However, where "motions to strike remove unnecessary clutter from the case, they serve to expedite, not delay." Heller Fin., 883 F.2d at 1294. Therefore, "a defense that might confuse the issues in the case and would not, under the facts alleged, constitute a valid defense to the action can and should be deleted." Waste Mgmt Holdings, 252 F.3d at 347. The relevant issue on a Rule 12(f) motion to strike an insufficient defense is whether as a matter of law the defense asserted is insufficient. See Fabrica Italiana Lavorazione Materie Organiche, S.A. v. Kaiser Aluminum & Chem. Corp., 684 F.2d 776, 779 (11th Cir. 1982); Kaiser Aluminum & Chem. Sales, Inc. v. Avondale Shipyards, Inc., 677 F.2d 1045, 1057 (5th Cir. 1982); see also Heller Fin., 883 F.2d at 1294. "Affirmative defenses will be stricken only when they are insufficient on the face of the pleadings." Heller Fin., 883 F.2d at 1294.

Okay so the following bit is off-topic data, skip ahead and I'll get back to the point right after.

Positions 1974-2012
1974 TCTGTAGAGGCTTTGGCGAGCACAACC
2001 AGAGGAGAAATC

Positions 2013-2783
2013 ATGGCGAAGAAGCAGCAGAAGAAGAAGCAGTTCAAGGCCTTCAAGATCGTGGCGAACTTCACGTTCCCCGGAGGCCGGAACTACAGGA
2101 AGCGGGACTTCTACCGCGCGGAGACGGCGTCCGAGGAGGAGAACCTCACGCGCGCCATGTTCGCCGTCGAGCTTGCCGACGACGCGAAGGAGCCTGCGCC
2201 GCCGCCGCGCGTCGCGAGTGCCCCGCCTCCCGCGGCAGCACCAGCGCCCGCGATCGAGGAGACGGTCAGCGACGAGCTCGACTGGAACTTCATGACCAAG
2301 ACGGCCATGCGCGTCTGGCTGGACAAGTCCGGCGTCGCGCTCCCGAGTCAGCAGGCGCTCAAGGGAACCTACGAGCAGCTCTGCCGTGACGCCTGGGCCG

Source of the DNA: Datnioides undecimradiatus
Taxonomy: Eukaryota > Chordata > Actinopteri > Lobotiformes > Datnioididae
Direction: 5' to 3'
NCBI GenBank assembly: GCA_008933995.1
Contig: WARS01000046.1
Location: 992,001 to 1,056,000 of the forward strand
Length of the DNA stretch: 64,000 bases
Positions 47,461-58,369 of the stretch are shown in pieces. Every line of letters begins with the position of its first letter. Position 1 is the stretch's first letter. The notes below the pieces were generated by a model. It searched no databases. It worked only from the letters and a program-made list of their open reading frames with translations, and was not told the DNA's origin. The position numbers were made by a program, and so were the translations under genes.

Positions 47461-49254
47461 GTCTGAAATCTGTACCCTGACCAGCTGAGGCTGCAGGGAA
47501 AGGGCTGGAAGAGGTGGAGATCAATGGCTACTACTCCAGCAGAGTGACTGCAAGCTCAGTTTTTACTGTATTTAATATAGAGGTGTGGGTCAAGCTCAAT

Plaintiffs also move to strike a number of defenses as inadequately pleaded. The pleading requirements for affirmative defenses are no more stringent than those for the complaint. 5 Charles A. Wright & Arthur R. Miller, Federal Practice and Procedure § 1274 (2009). Specifically, a defense must be stated "in short and plain terms" as required by Rule 8(b), and "each allegation must be concise and direct" as required by Rule 8(d)(1). Id. The defendant must put plaintiff on "fair notice of the nature of the defense pleaded." Wyshak v. City Nat'l , 607 F.2d 824, 827 (9th Cir. 1979). Great specificity is not required at the pleading stage because a defense which is not asserted in the answer is ordinarily waived. See 999 v. C.I.T. , 776 F.2d 866, 870 n.2 (9th Cir. 1985); see also Fed. R. Civ. P. 8(c) ("In responding to a pleading, a party must affirmatively state any avoidance or affirmative defense"). Accordingly, great specificity regarding the factual basis for the defense is not required by Rule 8 applies. 5 Wright & Miller, Fed. Practice and Proc. § 1274.